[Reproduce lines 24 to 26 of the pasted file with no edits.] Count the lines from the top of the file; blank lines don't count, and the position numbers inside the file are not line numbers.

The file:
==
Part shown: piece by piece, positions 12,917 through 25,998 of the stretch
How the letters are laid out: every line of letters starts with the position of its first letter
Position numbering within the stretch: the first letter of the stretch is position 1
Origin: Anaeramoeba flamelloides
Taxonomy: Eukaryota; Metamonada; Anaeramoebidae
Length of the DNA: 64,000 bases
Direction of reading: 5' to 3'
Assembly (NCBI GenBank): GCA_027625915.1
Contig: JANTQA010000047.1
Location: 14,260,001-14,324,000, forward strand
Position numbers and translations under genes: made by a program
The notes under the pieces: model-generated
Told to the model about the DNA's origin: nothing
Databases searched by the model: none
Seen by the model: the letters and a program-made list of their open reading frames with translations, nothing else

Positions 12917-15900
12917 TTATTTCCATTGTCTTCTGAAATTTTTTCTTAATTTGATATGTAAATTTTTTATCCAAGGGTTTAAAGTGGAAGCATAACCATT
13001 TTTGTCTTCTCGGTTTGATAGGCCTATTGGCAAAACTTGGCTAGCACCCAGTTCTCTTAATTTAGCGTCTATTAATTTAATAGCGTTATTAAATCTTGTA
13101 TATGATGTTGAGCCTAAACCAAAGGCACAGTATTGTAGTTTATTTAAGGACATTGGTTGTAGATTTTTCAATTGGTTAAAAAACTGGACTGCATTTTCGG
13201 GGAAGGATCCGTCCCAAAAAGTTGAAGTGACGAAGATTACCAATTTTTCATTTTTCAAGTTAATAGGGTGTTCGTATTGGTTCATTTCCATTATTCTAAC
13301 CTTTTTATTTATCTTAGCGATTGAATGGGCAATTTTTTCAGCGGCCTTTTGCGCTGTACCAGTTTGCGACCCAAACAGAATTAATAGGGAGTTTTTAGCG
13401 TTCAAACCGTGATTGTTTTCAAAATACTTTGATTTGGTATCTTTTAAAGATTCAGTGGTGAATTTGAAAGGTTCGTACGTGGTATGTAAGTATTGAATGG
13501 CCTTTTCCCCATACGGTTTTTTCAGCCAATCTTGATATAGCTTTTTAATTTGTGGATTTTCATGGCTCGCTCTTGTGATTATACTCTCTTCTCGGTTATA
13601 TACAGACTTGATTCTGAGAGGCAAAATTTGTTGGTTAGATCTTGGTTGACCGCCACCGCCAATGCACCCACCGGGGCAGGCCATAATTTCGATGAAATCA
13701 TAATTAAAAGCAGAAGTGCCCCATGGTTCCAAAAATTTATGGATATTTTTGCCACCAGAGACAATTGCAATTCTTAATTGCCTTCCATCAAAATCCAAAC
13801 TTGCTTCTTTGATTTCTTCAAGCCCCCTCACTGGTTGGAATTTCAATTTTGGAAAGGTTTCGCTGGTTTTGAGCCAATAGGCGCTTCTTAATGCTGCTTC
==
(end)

13601 TACAGACTTGATTCTGAGAGGCAAAATTTGTTGGTTAGATCTTGGTTGACCGCCACCGCCAATGCACCCACCGGGGCAGGCCATAATTTCGATGAAATCA
13701 TAATTAAAAGCAGAAGTGCCCCATGGTTCCAAAAATTTATGGATATTTTTGCCACCAGAGACAATTGCAATTCTTAATTGCCTTCCATCAAAATCCAAAC
13801 TTGCTTCTTTGATTTCTTCAAGCCCCCTCACTGGTTGGAATTTCAATTTTGGAAAGGTTTCGCTGGTTTTGAGCCAATAGGCGCTTCTTAATGCTGCTTC